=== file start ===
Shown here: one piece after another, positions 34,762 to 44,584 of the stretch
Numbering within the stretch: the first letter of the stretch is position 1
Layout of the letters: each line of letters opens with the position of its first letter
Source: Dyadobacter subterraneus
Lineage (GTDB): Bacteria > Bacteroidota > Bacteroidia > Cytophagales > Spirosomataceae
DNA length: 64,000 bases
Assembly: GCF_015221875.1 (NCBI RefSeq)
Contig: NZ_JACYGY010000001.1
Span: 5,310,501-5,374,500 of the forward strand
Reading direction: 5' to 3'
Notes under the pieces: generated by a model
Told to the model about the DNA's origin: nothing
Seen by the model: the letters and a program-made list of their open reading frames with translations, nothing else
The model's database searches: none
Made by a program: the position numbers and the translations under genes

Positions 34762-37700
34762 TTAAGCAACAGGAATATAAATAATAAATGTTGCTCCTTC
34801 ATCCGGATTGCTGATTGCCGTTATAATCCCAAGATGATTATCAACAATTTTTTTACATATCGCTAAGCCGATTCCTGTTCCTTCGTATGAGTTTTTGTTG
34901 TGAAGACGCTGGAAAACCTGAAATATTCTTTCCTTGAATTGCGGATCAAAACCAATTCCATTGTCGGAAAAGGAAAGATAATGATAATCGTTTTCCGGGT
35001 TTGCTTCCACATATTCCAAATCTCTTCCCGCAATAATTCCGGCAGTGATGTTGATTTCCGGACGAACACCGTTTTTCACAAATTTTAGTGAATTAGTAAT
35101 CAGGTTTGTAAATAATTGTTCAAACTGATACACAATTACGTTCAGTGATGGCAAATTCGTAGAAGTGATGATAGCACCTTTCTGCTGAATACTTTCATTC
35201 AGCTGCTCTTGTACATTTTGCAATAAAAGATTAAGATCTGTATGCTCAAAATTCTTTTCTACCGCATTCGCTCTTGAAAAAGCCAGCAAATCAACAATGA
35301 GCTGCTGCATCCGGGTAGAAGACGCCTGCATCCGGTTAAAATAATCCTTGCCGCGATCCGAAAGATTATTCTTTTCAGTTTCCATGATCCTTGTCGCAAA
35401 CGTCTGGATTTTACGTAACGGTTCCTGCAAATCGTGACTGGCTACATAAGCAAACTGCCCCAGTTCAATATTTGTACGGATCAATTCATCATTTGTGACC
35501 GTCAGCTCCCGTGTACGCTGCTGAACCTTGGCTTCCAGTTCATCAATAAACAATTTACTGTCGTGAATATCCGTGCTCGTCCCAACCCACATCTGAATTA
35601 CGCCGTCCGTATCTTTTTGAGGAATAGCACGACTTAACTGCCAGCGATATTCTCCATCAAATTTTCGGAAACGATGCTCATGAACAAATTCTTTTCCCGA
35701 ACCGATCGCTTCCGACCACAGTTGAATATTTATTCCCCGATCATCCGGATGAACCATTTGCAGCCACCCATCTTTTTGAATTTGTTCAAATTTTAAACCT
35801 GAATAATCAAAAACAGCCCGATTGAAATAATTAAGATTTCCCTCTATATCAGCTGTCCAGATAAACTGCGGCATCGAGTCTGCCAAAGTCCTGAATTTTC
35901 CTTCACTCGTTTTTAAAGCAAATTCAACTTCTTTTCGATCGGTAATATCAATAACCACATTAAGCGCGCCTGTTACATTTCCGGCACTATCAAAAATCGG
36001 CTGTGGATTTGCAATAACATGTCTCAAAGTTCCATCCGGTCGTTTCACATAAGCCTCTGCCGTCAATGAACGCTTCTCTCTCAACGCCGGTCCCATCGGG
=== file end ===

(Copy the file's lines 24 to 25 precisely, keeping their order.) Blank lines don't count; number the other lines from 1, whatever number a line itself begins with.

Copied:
35401 CGTCTGGATTTTACGTAACGGTTCCTGCAAATCGTGACTGGCTACATAAGCAAACTGCCCCAGTTCAATATTTGTACGGATCAATTCATCATTTGTGACC
35501 GTCAGCTCCCGTGTACGCTGCTGAACCTTGGCTTCCAGTTCATCAATAAACAATTTACTGTCGTGAATATCCGTGCTCGTCCCAACCCACATCTGAATTA